As artists, as people, as one in a global community we measure ourselves and judge others from a perspective of being able to attain perfection. When things go wrong, as they will, we agonize over our own insecurities as well as how we think the world will judge us. Making a painting, putting together an installation or whatever it is we are attempting to do will always have challenges that are unforeseen and part of the process.
Resisting the expectation of glitches and measuring any effort from perfection undermines our cosmic gift of growth and learning. The why of things seems unanswerable but knowing the intent and motivation of any effort transcends and transforms any unforeseen difficulty we are presented with. There are so many holy scripts that reinforce this idea of compassion for the other and the acceptance of ourselves for exactly who we are.
‘In the world you will have tribulation but be of good cheer I have overcome the world.’ Rejoice in your weaknesses [imperfections] for in them we are made strong.’ Every religion and spiritual practice highlights understanding, compassion and gratitude for what to us looks like a flaw, a mistake, a glitch.
The courage to explore and experiment contains within it the element of imperfection. Edison tried 5000 combinations of things to find 1 that worked. 4,999 failures according to most. He saw it as 4,999 steps to success. Whatever we have a passion to do accepting it all, the good, the bad, the struggle opens us up to a greater guidance that is undeniable and sacred. Every world changing discovery or accomplishment was strewn with challenge and defeat and glitches. But if those brave people hadn’t at least tried then how much less would we all be. But because of their courage on the road to their vision amazing gifts come to others.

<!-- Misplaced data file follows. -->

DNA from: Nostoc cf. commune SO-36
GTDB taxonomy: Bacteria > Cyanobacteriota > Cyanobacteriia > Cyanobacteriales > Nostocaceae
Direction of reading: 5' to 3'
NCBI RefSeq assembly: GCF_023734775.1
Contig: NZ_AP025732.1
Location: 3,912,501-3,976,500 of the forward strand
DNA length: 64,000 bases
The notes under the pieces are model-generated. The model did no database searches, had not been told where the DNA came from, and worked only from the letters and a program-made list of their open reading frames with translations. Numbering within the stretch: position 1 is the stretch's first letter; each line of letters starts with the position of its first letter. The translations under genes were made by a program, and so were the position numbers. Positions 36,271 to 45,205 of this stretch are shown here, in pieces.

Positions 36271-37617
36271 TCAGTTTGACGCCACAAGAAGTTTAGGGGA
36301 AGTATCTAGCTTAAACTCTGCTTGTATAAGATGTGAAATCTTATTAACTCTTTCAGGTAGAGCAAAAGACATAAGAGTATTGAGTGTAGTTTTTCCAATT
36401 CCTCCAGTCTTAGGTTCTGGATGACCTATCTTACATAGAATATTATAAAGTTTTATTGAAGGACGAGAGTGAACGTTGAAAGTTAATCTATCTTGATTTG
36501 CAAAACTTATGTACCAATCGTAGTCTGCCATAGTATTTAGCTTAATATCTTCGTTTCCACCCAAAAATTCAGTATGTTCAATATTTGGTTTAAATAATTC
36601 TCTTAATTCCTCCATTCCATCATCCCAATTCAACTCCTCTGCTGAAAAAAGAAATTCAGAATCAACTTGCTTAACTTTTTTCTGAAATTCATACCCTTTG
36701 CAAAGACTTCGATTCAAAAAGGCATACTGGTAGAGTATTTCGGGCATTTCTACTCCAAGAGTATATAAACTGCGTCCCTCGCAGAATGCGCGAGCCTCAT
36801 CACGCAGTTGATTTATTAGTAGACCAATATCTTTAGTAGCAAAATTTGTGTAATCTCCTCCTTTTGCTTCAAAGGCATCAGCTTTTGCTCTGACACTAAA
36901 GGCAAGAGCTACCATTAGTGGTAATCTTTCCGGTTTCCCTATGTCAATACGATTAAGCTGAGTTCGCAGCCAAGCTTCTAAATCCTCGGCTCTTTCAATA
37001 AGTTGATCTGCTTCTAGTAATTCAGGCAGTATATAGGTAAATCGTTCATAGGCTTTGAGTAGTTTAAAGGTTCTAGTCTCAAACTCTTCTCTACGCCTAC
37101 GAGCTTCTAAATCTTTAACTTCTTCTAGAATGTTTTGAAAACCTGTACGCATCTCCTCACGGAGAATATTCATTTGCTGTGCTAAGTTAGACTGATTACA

Those that we remember and that change history are the very ones who risked, looked like failures, grappled with their own insecurities but pressed on towards the mark despite it all; being driven by something that is indescribable but ultimately divine. In the life of an artist, a scientist or whomever this drive to share something with another is enough and it will find it’s way to those to whom it matters.
Image: Nicola Tassie’s ceramics